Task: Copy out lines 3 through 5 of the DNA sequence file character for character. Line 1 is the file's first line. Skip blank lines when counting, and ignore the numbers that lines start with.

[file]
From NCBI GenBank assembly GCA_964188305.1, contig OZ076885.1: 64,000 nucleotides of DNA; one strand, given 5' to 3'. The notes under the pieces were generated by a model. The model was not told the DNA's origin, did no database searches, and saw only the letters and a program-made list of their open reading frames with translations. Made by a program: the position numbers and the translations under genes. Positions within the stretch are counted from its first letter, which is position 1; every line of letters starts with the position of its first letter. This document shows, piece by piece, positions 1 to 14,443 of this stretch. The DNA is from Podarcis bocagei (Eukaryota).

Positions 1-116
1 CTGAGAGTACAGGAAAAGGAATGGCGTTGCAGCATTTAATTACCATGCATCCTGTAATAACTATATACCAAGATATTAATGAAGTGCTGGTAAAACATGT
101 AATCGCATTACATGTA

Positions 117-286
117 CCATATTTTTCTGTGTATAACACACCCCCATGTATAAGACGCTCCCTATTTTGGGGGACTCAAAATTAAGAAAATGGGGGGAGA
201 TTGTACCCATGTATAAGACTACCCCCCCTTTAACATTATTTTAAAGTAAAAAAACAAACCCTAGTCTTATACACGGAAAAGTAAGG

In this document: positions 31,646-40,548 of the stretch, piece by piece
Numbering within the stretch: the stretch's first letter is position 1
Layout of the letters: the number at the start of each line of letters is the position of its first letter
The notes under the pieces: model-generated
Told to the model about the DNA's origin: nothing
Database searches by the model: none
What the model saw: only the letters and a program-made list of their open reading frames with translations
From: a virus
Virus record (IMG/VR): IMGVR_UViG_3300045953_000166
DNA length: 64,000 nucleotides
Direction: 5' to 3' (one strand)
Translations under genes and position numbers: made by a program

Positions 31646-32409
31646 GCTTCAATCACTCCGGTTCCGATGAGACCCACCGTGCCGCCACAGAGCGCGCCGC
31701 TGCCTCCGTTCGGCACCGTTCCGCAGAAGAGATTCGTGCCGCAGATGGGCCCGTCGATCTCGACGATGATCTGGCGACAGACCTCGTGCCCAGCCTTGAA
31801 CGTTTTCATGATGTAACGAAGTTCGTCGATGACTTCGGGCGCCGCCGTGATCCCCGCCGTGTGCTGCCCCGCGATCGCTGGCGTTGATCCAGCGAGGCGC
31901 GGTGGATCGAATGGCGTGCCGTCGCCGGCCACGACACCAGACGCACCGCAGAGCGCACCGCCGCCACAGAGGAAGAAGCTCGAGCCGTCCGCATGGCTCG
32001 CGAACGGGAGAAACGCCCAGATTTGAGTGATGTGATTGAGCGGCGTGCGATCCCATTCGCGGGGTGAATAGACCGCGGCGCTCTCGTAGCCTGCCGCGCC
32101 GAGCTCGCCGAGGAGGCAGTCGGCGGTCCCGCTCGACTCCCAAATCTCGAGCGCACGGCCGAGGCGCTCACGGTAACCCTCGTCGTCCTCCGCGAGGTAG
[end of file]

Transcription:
1 CTGAGAGTACAGGAAAAGGAATGGCGTTGCAGCATTTAATTACCATGCATCCTGTAATAACTATATACCAAGATATTAATGAAGTGCTGGTAAAACATGT
101 AATCGCATTACATGTA

Positions 117-286